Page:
As part of our investigation, we have looked at potential action against third parties involved in the receipt, transfer and destination of monies transferred into the scheme.

For legal reasons we cannot name the companies in question, but those of you affected will recognised the area of concern.

We are considering a claim in the tort of conversion in relation to misapplied cheque payments, or alternatively engaging the provisions in the Bills of Exchange Act 1882 as cheques made payable to one company were deposited in a differently named account. 

One issue here is that those making payments that ended up in the correct account were contractually liable to make those payments and the bank can argue that even if there is a technical breach they have complied with instructions and funds have been applied correctly.

We have now selected a test case which we will undertake a final review before seeking to instruct Counsel to provide advice on. If Counsel are unwilling to do so on a Conditional Fee basis (no-win-no-fee), then this will need to be funded collectively by those claimants who it directly affects.

If you fall into this group, we will write to you individually to talk you through the next steps and confirm whether you wish to take part.

Although there were areas of concern centred around the actions of other companies involved in the transfer and receipt of monies, we have found that regardless of some perceived ‘grey areas’ of activity, payments reached the intended destination and the relevant loan notes were issued to the investors concerned. Therefore, we cannot see what duty was owed or breached in these circumstances.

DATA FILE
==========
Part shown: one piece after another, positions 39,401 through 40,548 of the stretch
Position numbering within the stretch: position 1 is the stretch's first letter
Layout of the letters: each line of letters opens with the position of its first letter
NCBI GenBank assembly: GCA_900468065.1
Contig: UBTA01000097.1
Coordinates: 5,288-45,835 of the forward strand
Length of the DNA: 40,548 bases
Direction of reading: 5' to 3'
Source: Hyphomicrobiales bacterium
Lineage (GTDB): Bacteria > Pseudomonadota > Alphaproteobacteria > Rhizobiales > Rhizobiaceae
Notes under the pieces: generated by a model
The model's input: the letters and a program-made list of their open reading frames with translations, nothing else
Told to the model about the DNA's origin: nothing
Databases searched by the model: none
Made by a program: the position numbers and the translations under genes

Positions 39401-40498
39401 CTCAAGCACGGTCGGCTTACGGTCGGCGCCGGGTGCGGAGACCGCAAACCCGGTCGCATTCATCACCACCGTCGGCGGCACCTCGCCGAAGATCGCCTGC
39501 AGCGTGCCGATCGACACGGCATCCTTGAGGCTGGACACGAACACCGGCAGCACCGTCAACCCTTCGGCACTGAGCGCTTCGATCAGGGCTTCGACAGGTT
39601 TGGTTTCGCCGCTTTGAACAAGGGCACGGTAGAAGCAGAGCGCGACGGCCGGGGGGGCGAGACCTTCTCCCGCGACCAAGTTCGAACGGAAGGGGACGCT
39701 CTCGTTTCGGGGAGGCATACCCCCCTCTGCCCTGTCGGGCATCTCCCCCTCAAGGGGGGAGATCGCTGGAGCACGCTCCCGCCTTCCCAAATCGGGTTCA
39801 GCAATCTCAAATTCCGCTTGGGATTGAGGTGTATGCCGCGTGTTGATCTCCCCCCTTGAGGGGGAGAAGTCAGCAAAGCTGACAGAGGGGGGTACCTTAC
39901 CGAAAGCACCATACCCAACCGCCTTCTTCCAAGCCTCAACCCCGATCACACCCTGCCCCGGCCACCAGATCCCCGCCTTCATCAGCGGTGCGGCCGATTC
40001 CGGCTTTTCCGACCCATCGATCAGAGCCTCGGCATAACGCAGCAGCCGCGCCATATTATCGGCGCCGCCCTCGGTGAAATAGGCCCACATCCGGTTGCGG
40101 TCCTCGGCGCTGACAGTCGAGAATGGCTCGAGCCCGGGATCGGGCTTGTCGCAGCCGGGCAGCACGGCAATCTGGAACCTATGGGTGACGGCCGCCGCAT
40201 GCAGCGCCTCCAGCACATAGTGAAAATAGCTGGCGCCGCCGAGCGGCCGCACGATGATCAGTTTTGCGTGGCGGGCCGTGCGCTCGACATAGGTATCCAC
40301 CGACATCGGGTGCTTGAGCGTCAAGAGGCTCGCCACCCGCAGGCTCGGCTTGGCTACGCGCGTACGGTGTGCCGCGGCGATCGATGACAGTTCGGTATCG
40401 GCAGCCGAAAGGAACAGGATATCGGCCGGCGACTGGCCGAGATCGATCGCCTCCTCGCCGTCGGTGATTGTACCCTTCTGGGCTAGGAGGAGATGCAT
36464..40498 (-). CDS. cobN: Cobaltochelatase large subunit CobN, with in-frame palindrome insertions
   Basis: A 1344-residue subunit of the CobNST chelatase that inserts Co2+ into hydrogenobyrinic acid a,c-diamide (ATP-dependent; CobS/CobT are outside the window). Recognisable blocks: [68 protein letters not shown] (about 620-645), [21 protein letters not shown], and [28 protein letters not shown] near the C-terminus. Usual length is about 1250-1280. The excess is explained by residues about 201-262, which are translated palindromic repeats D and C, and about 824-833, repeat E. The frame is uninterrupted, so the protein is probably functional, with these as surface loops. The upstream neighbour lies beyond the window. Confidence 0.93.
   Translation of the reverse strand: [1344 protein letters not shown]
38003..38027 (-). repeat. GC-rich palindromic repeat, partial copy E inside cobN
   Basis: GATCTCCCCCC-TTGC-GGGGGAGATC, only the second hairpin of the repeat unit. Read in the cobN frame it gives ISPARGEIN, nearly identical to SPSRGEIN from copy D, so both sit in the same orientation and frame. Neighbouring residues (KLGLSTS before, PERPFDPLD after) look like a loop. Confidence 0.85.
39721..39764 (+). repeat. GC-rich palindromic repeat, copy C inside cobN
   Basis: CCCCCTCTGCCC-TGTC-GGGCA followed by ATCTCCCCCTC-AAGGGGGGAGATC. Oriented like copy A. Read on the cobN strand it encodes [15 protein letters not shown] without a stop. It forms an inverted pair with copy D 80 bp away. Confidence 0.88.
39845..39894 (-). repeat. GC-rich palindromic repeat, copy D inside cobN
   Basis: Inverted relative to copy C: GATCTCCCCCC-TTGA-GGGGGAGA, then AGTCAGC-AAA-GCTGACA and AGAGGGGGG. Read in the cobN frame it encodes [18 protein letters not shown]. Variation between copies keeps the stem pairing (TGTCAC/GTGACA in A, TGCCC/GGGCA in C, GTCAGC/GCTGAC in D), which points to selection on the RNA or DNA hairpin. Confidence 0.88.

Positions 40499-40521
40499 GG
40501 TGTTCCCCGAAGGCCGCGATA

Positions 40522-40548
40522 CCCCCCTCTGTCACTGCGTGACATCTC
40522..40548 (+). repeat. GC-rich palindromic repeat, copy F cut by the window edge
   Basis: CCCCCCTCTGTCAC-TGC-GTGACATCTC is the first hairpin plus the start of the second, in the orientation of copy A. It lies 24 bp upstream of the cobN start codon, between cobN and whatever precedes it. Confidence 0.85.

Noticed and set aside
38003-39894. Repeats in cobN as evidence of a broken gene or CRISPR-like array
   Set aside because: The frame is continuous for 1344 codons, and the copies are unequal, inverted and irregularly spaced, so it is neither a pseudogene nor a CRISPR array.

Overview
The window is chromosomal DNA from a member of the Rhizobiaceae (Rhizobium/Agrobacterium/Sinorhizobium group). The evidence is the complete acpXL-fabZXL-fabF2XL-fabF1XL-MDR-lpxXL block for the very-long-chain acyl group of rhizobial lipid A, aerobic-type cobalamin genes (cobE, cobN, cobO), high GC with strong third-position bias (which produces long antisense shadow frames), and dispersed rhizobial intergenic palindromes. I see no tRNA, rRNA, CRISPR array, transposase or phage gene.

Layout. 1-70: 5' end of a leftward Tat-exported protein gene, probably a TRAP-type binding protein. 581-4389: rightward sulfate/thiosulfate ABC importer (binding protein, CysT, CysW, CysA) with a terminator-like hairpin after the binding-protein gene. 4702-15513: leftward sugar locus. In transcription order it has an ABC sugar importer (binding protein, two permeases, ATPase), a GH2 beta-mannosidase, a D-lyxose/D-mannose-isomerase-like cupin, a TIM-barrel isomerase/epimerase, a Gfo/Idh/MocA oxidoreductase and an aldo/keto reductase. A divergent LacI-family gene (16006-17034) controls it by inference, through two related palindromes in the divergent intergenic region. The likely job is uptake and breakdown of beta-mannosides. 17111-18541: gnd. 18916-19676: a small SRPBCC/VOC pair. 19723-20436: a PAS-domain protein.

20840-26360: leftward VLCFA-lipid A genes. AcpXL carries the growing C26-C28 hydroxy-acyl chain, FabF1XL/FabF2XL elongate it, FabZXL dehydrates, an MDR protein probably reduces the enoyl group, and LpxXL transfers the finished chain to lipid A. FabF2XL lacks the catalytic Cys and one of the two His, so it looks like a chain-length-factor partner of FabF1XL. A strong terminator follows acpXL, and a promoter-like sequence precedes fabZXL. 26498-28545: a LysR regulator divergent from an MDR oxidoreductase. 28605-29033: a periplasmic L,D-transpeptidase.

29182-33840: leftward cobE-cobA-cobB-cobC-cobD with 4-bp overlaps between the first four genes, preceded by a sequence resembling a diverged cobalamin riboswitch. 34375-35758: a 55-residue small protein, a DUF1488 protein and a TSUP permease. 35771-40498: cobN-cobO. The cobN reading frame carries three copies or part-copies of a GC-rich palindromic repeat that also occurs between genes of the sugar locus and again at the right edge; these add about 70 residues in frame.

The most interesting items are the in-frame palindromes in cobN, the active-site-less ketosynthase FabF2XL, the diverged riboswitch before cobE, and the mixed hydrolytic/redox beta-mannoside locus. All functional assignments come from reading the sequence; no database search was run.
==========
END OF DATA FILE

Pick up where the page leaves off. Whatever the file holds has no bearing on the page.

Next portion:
Matters relating to Dolphin are complex and varied. There are many investors all with their own circumstances to consider.

Investment into Dolphin was facilitated in many ways, leading to a wide variety of possible causes of action and Defendants, in different jurisdictions.

We have considered those detailed in this update at length and although we cannot assist everyone, we have been able to increase the options available to investors since first being contacted by the GPG Creditors Association.

Some of you will understand be disappointed with this outcome but some matters are simply outside of our powers or jurisdiction. We would urge you to continue your campaigning and to work together as a collective.

It does have an impact, one which can be seen in the case of London Capital and Finance, where like with Dolphin, many investors fall outside of the scope for negligence claims. As a result of several years of collaborative campaigning the government have said they are setting up a compensation scheme for victims of London Capital and Finance that falls outside the scope of claims submitted to the FOS or FSCS.

We wish you the best of luck.